His own secret weapon

“I’ve had enough of being a backup musician,” declared Tyler Ramsey — everyone’s favorite backup musician — during a recent interview.

Which is not to say that the award-winning multi-instrumentalist won’t still sit in with friends or jump on board a promising project. But these days, Ramsey is ready to make his own material a priority.

“My solo work has always been an underlying thing,” he admits. “Even when I was playing in someone else’s band.”

Since landing in Western North Carolina more than a decade ago, Ramsey has had a hand in numerous high-profile local groups. There was his own band, the jazz-influenced Tyler Ramsey Trio, which opened for the late Ray Charles in Greenville; alt-country-flavored Wayne Robbins and The Hellsayers; dub-improv trio Robot; and, most recently, post-grunge quartet DrugMoney.

Then there are Ramsey’s contributions to local acts Hollywood Red (fronted by the Blue Rags’ Aaron “Woody” Wood) and art-rock ensemble Junior James and The Late Guitar.

But none of these bands sounds like the shy player’s newly released, self-titled solo album. The 11-song collection is moody, fluid, almost melancholy. It evokes the sad sunshine that haunts crisp autumn days, the echo of loves lost — and it’s a far cry from the hard-hitting offerings of DrugMoney or the manic energy of Hollywood Red.

Which, of course, begs the question: Who exactly is Tyler Ramsey?

A man of few words

“I used to live [downtown],” the musician notes. “I was out and about a lot. Now I’m out in Swannanoa, so I’m more low-profile.”

“Low-profile” is maybe an understatement. Ramsey is downright bashful, and far from eager to talk about himself. He’s not one to spread juicy gossip or speculate on the doings of those he’s played with, though he’s performed with some of Asheville’s most prolific — and notorious — artists.

What he does want to talk about is his upcoming CD-release party.

“It feels like a big deal,” he allows, then characteristically amends himself: “It’s not the biggest deal in the world …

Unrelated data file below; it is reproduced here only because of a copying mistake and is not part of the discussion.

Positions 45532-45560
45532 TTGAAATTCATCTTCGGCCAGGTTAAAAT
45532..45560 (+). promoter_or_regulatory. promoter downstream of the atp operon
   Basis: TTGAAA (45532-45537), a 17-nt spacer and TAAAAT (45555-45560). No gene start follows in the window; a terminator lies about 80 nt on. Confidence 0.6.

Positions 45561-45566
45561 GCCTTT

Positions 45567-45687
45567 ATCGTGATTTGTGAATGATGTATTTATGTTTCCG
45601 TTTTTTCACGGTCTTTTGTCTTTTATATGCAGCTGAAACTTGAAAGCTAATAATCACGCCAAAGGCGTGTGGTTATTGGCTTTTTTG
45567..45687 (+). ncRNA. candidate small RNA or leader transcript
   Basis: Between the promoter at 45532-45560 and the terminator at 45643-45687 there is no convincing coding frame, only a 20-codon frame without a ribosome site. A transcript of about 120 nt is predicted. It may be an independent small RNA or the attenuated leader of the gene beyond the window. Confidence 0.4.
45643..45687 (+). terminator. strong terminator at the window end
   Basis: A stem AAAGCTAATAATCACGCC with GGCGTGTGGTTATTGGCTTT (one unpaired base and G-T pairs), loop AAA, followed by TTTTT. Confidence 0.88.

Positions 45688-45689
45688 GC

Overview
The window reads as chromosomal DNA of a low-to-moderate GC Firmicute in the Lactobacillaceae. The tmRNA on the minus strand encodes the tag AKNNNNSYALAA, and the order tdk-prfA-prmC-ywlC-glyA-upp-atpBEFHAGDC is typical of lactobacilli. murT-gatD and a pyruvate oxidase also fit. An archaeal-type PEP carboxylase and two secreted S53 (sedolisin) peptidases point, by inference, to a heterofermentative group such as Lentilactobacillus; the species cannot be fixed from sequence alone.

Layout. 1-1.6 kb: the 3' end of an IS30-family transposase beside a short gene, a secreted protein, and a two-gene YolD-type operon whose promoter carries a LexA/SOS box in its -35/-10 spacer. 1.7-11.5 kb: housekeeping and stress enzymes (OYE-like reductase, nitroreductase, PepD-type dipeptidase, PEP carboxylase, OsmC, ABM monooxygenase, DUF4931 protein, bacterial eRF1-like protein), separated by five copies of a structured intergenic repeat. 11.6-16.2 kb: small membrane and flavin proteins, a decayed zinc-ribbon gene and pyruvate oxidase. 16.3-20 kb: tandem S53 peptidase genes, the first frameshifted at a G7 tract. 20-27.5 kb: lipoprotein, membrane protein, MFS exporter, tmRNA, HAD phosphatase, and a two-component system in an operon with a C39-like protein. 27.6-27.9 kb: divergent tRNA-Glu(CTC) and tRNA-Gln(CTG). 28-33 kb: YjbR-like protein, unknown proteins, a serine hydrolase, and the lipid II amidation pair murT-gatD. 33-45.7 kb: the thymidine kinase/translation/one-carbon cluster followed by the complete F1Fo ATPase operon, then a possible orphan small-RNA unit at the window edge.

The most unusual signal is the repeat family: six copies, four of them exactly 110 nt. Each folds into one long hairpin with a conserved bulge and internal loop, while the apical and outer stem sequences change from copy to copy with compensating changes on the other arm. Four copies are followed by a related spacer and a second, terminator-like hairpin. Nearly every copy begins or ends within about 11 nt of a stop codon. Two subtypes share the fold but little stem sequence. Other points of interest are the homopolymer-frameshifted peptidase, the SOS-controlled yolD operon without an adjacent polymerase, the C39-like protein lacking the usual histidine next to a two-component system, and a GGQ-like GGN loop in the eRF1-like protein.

“But [it is] the first show where I’ll have CDs available for sale.”

He then thinks for a moment, crafting his next utterance carefully. “When it’s something you’ve put a lot of time and effort into, it’s nice to share that.”

Ramsey is quick to admit that being in front of a receptive audience is way up on his top-10 list. Holing up in a studio, though, is truly one of his favorite things. “Being in that little environment where you can do anything is a blast,” he enthuses.

In fact, he used his recording time at Six Foot Seven Studios to test his own artistic prowess. “Originally, I intended to play all the instruments — I thought it would be a fun change.”

And he did, almost.

Brian Landrum of Black Eyed Dog handled drums — “Because I’m not a drummer,” Ramsey confesses. He is, however, a noted whiz on keyboards and a talented finger-style guitarist whose playing most immediately calls to mind John Fahey.

The new album itself is an accomplished collection of songs, some dating back a number of years. These are tunes that, despite ethereal melody lines and lulling vocals, demand attention. Simple at first listen, each piece is a sonic montage of palpable longing and nostalgia.

Ramsey moves fluidly from wistful lyrical numbers — “Where have all the lost girls gone/ Girls I used to see?/ Wasting time on nothing in particular/ Wasting time on me,” he sings on the first track — to (slightly) more upbeat instrumentals.

You might expect that Ramsey’s work would be heavily influenced by the various company he keeps, considering his countless musical associations, not to mention his day job at downtown record store Almost Blue. But he refuses to let any one sound sway him.

“I listen to everything from Thelonious Monk to the Meat Puppets,” he says. “I try to keep it on random.”

From beginning to end, the new album bears the weight of a work long in its coming. Each song is fully, and extremely thoughtfully, realized.

“Recording stuff feels really final,” Ramsey points out. “The longer you can sit on [a piece of music], the more it evolves.”

“This is the first thing I’ve had total control over. It makes it feel like I’m going out on a limb a bit. In all the bands I’ve played in, certain people were writing the songs. In those situations, [I] have to do [my] part to fit into their form.”

During a break from the much-hyped DrugMoney, Ramsey decided to see how far he could get with his own music. Now, as his former band heads back to the stage, the guitarist finds himself with a completed CD and his own lineup of shows.

And the material just keeps coming.

“I try to play at least every day,” Ramsey reports. “Whether that means I come up with something new or go over old tunes — I try to keep moving forward.”

About Alli Marshall
Alli Marshall is the arts section editor at Mountain Xpress. She's lived in Asheville for more than 20 years and loves live music, visual art, fiction and friendly dogs. Alli is the winner of the 2016 Thomas Wolfe Fiction Prize and the author of the novel "How to Talk to Rockstars," published by Logosophia Books. Follow me @alli_marshall

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